Feminist Critics is a single issue, single viewpoint blog. The issue is gender and gender politics. The viewpoint is what we call “Feminist Critical”, that is to say we look at feminism and other positions and belief systems about gender from a critical point of view. If we come across as broadly opposed to feminism, then this is because we find that it doesn’t stand up to scrutiny. Currently there are three co-bloggers – Daran and HughRistik, who are the founders and toysoldier who joined shortly after the blog was started. We intend to invite other contributors who views and approach to discussion is concordant with ours. We may invite guest bloggers with different viewpoints to be the salt in our stew.
We believe that ideas and belief-systems benefit from critical and in some cases adversarial discussion. That includes ours, so we want to encourage intelligent, courteous, evidence-based discussion and debate in the comments from a variety of viewpoint. In particular, we wish to attract feminists to defend their position. And if we’re unable to persuade them of the error of their ways, we want to feel that we have gained from the experience anyway, and for them to feel that they have gained from it….
January 19, 2007
November 10, 2006
Cathy Young is back:
First things first: my apologies to all for the lack of blogging. The extended break had nothing to do, as some of you have surmised, with policies at The Boston Globe with regard to blogging by columnists. What happened was a very labor-intensive work project combined with travel and some stressful personal matters. I should have posted to say I was going on hiatus, but I kept hoping I’d get back into the groove. Hopefully I have now; it has just taken much longer than I thought.
October 29, 2006
The policy here at CD is that each blogger gets his or her choice of up to three links. Until now, I’ve only used two of my allotment: Infothought, which doesn’t usually address gender issues, and Riba Rambles – a feminist blog. It seems only fair to link to the loyal opposition too, so I have added Toy Soldiers.
Now go blogroll us back. 🙂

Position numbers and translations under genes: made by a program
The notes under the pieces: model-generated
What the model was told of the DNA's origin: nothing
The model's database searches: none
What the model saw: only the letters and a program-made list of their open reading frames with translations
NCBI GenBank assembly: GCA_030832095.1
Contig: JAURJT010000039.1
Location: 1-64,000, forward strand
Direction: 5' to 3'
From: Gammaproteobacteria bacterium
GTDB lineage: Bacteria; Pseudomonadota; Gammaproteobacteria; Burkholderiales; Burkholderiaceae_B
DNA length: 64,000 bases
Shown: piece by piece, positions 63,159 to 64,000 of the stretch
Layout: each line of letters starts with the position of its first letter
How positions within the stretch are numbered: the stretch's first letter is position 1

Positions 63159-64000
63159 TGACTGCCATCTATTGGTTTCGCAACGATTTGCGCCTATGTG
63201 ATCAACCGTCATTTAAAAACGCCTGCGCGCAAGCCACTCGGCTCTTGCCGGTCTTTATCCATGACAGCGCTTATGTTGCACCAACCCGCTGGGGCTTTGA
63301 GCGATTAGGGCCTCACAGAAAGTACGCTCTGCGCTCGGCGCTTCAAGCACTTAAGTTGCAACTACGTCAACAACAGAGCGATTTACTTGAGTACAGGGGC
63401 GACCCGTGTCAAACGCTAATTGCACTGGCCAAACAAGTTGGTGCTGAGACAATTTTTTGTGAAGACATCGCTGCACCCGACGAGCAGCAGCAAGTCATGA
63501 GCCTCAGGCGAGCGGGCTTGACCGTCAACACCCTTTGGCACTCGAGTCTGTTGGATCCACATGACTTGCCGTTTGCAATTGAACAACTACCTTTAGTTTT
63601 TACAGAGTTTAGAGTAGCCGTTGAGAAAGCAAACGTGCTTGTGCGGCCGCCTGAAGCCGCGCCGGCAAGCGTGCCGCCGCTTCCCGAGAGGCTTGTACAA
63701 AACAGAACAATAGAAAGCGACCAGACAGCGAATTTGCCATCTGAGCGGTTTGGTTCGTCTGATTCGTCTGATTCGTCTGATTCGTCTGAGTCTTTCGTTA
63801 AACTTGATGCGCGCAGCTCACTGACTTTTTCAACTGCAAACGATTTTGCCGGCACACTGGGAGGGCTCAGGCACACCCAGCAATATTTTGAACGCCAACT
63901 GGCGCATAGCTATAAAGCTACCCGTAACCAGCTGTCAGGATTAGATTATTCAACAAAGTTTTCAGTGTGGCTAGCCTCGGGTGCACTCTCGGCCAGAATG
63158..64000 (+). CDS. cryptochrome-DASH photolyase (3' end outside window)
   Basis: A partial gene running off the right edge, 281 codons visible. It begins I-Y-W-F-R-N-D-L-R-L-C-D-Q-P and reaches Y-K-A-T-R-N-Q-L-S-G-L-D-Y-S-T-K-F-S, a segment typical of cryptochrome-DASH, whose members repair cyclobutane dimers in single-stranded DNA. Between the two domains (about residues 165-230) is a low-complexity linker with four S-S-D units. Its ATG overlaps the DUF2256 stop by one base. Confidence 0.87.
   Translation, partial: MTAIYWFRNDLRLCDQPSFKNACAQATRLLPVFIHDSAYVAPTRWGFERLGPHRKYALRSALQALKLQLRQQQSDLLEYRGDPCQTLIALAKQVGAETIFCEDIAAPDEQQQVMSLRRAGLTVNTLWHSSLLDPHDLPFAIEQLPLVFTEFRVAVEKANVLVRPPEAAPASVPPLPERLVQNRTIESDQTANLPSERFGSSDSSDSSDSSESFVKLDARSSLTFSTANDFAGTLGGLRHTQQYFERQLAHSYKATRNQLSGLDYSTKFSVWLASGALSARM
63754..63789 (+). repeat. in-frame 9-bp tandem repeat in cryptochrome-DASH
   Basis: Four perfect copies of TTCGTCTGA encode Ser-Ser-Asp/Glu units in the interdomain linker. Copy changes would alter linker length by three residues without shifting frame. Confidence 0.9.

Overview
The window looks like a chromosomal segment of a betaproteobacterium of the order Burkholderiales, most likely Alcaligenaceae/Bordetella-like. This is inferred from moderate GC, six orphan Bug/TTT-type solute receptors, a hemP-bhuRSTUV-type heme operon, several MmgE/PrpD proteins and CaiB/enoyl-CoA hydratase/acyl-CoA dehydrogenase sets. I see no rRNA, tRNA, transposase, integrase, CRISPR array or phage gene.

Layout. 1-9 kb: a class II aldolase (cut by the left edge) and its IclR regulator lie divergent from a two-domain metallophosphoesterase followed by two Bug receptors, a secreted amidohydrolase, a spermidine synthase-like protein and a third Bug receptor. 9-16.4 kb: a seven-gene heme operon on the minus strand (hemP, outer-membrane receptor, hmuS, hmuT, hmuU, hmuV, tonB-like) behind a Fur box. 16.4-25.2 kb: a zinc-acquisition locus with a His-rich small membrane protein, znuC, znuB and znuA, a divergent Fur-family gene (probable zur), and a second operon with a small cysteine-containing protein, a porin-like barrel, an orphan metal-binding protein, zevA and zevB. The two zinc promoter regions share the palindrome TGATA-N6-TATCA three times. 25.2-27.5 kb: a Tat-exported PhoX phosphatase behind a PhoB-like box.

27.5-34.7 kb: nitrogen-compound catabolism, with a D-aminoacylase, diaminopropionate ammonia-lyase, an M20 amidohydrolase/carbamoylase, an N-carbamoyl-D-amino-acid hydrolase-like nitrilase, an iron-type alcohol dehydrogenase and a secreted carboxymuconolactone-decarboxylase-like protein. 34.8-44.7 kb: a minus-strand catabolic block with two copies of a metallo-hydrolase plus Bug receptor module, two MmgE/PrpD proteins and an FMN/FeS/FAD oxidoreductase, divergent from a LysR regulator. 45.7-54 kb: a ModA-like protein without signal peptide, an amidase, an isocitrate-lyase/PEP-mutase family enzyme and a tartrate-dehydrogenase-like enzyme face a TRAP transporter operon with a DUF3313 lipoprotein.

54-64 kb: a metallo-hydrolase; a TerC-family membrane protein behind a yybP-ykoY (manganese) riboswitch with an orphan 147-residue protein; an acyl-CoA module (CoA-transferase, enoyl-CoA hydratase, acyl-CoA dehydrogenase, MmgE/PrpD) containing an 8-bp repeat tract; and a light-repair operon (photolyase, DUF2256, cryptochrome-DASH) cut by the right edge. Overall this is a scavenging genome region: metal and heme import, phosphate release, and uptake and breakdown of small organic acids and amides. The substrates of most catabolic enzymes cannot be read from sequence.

September 21, 2006
Ilkka at Sixteen Volts has apparently quitted blogging, and took down all his previous posts. There was a scandal/investigation about some of his postings and sexism in them. I hope this was his own genuine choice.
I couldn’t find the article, it was linked in Sixteen Volts, which is now defunct [found via Steve Sailer -Tuomas]. He will focus on his teaching career, which hopefully won’t suffer from the fallout.
In the online world and the blogosphere, it is just too easy to forget the real world and the people in it, especially for an introvert such as me. The whole thing just seemed to gradually escalate until I got this sudden wakeup call. Even for the times when I was right and did present many good ideas and observations, what good did there ever come out of it? When I add everything up, my online writing really did not make the world a better place, as a whole.
I am deeply humiliated and ashamed by this experience, and at least I understand my place in the whole world much better. This will therefore be enough of the virtual world for me. I will now sign off permanently, thanking everybody for bearing with me, and once more apologizing for everyone who I have hurt or insulted in my thoughtlessness. When I go out next time, I will be looking at the whole world in a very different way.
He was sometimes an insightful blogger, a prolific linker, and a good writer. His flaw was an increasing nasty undercurrent and commitment to schadenfreude, which sometimes overshadowed the points he presented, and tended to cultivate comments that were far more genuinely sexist and nasty than his own provocative points.